As I sit here on national election night I am reminded that regardless of how the election turns out for public office it’s still what happens in my own backyard that will have the most immediate and greatest impact on my future as a hot rodder. Local elections often have the immediacy that national elections lack.
For starters, there’s little difference as to who or what party is in office, the fact remains all of us have been to enough “rodeos” to know there will be some positive results and some negative results. One might call it a fact of life. In the meantime, the secret is how well do you adapt and learn to deal with what has (or is) dealt to you.
I live and work in what’s arguably the most dysfunctional state in the union. We cannot come up with a budget, we can’t fund our schools, and our roads rank 49th out of 50 states. (And for those of you who are tired of me mentioning California, suck it up, we have 900 miles of beach and it’s 80 and sunny—and it’s winter!) Only Alaska comes in behind us in roadworthiness and I’m pretty sure they get a pass given their year-round weather. Our state also spends an inordinate amount of time (which translates into money) on making sure a couple hundred thousand hot rods of all makes, models, and years are driven on average less than 4,000 miles a year yet each must be emission compliant. Statistically the emission numbers hot rods generate are insignificant and this comes from those trying to govern us. But because we are high-profile vehicles we get the attention. I should also point out that I see more and more states following California when it comes to more strictly enforced registration guidelines and the subsequent emission standards.
No question these are the hardest of times that will hopefully lead to better times, but in the meantime many of us have to be careful about just how much effort (read that money) we inject into our projects. There’s no denying I have become more careful for any one of several reasons but here are some observations I’ve noted over the past few years.
While there are rodders who drive east to west and west to east for events, especially the L.A. Roadsters Father’s Day Swap Meet and Car Show for eastern rodders coming west, there are also a number each year who drive from the West Coast to events such as Goodguys Indy. The big difference comes under the banner of price increase; gas and other road expenses (hotels, food). I am seeing fewer rodders drive from the corners of the country to the National events, such as the NSRA Nationals Plus in Louisville or the Goodguys Rod & Custom Association event in Columbus. It’s been about seven years since I have driven my roadster across country and it’s all about the cost. And I miss the days in the “saddle”, as nothing beats driving a hot rod. I particularly like the nighttime drives; head back looking at the stars, with the occasional dragonfly in the forehead, but what the heck it’s incredible. I miss driving across country in a hot rod meeting different rodders each day, hanging out in their garages, going to their favorite haunts, and searching out car parts from the four corners. Whether I like it or not it’s not 1967 anymore and times have changed, are changing, and will continue to change regardless of my input.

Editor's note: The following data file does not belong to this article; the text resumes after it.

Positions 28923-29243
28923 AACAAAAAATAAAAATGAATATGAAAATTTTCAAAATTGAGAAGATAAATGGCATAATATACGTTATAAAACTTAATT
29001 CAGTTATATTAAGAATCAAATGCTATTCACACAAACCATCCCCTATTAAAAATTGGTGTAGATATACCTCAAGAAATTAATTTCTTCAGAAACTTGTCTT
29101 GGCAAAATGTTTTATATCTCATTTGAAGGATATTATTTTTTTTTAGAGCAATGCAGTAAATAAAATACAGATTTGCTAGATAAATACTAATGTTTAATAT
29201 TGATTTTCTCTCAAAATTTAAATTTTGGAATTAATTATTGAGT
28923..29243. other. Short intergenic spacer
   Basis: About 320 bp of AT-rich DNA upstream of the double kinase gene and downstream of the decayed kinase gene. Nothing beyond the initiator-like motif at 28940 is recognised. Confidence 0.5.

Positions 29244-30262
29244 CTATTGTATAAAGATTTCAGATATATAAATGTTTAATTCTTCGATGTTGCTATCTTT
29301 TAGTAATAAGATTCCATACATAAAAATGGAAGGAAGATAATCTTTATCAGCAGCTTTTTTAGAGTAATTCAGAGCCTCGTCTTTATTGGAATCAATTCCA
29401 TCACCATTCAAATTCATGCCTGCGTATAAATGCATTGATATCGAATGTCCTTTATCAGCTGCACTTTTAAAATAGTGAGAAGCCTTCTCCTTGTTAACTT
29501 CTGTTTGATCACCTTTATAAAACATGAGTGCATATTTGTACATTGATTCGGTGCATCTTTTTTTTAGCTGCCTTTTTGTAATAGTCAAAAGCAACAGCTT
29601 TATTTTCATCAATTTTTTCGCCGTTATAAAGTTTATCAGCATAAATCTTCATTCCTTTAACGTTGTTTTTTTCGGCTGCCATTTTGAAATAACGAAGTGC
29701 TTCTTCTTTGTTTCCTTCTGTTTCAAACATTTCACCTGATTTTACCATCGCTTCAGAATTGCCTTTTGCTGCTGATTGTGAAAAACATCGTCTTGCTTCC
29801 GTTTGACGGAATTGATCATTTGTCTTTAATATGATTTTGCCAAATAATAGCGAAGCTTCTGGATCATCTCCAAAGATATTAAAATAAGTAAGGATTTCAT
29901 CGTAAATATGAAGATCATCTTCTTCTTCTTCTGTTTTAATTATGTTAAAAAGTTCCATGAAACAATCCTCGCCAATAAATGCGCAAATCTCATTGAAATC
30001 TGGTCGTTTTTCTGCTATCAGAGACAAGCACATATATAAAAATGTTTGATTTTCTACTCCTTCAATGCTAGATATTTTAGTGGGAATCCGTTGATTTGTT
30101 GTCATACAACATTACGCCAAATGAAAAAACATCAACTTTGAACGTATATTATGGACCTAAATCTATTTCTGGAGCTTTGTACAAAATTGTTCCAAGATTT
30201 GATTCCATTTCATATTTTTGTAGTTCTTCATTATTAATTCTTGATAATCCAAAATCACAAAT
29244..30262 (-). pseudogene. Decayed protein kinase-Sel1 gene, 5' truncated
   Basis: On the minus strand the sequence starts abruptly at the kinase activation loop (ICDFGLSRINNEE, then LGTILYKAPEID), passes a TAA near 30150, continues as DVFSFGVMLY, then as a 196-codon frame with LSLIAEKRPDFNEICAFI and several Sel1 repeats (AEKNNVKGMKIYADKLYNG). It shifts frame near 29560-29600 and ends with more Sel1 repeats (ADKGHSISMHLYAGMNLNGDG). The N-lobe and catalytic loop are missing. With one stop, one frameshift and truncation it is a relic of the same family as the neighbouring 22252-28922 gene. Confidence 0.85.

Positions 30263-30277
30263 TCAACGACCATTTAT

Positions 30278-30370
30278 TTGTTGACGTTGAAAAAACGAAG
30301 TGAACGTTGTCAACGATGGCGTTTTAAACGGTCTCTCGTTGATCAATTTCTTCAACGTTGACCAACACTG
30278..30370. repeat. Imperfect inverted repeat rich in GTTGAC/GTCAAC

As I see it, going forward hot rodding will become more localized; one-day travel. I believe the heyday of lots of rodders driving and crisscrossing the country is coming to an end. I’m sure all of you are familiar with the AMSOIL/STREET RODDER Road Tour and the eight individual legs and the Power Tour and its daily stops on the weeklong trek. Both of these events are enjoying success and continue to grow but if you look closely it’s really a series of regional events.
Now there’s a way around some, if not all, of the downside. Of course, winning the Lotto is a great way to cure a number of ills. Figuring that isn’t going to happen I have for some time been entertaining the idea of converting my hot rod to an alternative fuel. (Around the office several of the guys have gotten electric cars but that just leaves me wanting.) I like the idea of compressed natural gas (CNG) and currently seeing what I can do to convert my roadster or actually begin with my closed-cab pickup on CNG. There are advantages such as lower fuel costs, I get to drive in the Diamond Lane, oil changes, and changing spark plugs are a thing of the past. I have lots to do to pull this off but should you have an idea on how to do this or another method to make driving more affordable let me know. I really do want to drive across country again; this is really what I find enjoyable about our hobby.